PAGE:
PACK of LIES abundantly demonstrates HUGH WHITEMORE’s ability to choose a real event in recent remembered history to weave his favourite themes of human follies and affections allied to inevitable betrayal by all the protagonists. This intriguing tale concerns true events of the early 1960s. Helen and Peter Kroger, living a seemingly quiet life in a London suburb, together with a certain Gordon Lonsdale, were convicted of spying for the Russians and sentenced to 20 years imprisonment, only to be exchanged 8 years later for a Britain imprisoned in Moscow. The fictional side of the story involves their “friends” and neighbours – an ordinary middleclass family. Barbara, Bob and Julie are catapulted into a sordid world of deception and treachery, with Barbara realising too late that the Krogers had betrayed her and that she, in turn, had betrayed the Krogers.
|Bob Jackson||Nick Sample|
|Barbara Jackson||Caroline Hickey|
|Julie Jackson||Erica Pickard|
|Helen Kroger||Ros Greenwood (AWARD)|
|Peter Kroger||Graham Simmonds|
Review of Pack Of Lies by Julia Taylor for remotegoat
Devious spies hoodwink their neighbours
The Jacksons, a homely couple who have lived in their street for 20 years, are taken aback when, in Hugh Whitemore’s classic, Pack of Lies, MI5 call. To their disbelief, it soon becomes clear that the friendly Canadian neighbours, who often pop in for a cup of tea, have been telling a pack of lies. After people from the intelligence agency survey Helen and Peter Kroger from the Jackson’s bedroom window, they are found to be Russian spies. It is all too much for wife, Barbara (Caroline Hickey) who takes out her feelings on her kindly husband Bob (Nick Sample). She even lashes out at schoolgirl daughter, Julie (Erica Pickard), who knows nothing of what is going on. When she does discover the truth, Erica’s character erupts, melodramatically displaying her horror and disgust. MI5 insist that the Jacksons continue to act as normal with their treacherous neighbours. They don’t find this easy but carry on with the Christmas get together they have already arranged. Ros Greenwood’s Helen Kroger, who uses sociability and apparent scattiness to conceal a laser-sharp brain, quickly senses the tension at the event which she and her introvert, brain-washed, Communist husband, Peter (Graham Simmonds), attend. It’s amazing the two families ever became friends in the first place. The Jackson’s are dull and unadventurous whilst the Krogers – especially Helen in an excellent portrayal by Greenwood – are glamorous. Director, Alan Rothwell, ensures that their differences are emphasised in other ways, too. Barbara wears dowdy cardigans and Bob, run of the mill pullovers. On the other hand, Helen with her sophisticated hairstyle and fashionable 1960’s slacks, oozes glamour which attracts daughter Julie like a bear to honey. Jonathan Black performs well as Stewart, the MI5 official, a formidable yet fatherly figure. Juliet Jones’ set reproduces your typical 1960’s semi with its black regulation telephone, etc. The most amazing thing about this play is that it is all true!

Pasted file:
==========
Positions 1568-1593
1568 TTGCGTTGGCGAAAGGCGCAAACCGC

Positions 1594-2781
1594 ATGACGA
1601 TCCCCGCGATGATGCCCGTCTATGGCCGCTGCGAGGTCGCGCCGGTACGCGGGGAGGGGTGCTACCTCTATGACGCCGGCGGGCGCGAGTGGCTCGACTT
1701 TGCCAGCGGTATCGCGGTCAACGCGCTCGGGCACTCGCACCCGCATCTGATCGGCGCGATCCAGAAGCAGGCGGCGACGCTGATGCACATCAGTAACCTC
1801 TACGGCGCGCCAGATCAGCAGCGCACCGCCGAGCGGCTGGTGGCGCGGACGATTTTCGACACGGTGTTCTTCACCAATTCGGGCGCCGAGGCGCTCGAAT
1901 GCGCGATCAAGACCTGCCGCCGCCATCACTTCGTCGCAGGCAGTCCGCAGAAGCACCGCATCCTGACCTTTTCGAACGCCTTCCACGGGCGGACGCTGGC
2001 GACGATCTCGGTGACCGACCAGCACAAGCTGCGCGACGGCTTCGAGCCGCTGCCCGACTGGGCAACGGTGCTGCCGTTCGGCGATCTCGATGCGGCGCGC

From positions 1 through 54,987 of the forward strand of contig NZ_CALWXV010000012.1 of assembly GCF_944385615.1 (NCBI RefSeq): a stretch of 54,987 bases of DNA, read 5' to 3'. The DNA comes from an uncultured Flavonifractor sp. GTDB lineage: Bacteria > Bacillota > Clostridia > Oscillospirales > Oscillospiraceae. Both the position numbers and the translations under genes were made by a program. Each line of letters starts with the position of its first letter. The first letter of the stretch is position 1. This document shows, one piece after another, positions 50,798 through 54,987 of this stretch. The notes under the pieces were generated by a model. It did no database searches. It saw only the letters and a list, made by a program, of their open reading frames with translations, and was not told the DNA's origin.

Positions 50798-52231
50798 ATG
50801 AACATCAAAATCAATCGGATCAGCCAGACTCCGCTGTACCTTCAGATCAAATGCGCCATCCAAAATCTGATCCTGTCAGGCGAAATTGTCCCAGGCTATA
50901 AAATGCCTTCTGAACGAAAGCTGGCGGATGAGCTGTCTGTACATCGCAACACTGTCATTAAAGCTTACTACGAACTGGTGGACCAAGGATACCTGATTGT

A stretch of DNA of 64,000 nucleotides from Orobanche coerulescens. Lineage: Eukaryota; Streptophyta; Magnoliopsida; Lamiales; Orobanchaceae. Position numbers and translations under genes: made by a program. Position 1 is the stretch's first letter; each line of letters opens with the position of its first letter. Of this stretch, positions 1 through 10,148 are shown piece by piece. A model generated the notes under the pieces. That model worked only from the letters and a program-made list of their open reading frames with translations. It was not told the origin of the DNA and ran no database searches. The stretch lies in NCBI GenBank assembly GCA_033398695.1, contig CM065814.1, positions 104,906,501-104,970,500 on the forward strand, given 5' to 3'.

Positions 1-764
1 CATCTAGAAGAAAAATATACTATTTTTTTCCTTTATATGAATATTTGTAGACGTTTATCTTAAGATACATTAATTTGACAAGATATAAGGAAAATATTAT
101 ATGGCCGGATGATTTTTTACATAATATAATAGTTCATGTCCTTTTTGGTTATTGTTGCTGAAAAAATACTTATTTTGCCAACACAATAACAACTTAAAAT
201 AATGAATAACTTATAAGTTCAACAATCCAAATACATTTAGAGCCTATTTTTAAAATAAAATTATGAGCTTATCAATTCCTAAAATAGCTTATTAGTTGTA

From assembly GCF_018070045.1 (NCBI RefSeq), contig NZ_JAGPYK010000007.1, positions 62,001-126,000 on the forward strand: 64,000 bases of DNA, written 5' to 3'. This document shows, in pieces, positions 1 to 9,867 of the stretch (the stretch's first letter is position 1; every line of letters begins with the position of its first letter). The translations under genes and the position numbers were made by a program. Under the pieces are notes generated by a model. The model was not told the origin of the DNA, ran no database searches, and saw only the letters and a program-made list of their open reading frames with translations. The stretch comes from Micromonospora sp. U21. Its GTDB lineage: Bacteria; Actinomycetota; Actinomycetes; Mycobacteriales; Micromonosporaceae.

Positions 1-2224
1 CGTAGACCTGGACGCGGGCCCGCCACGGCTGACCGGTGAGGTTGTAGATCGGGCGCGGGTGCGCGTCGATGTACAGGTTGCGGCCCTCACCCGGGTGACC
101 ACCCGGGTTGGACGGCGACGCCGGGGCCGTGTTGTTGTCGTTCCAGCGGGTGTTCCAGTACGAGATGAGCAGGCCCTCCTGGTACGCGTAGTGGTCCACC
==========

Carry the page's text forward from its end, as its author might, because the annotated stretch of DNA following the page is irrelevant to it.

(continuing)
NODA Review by Kevin Proctor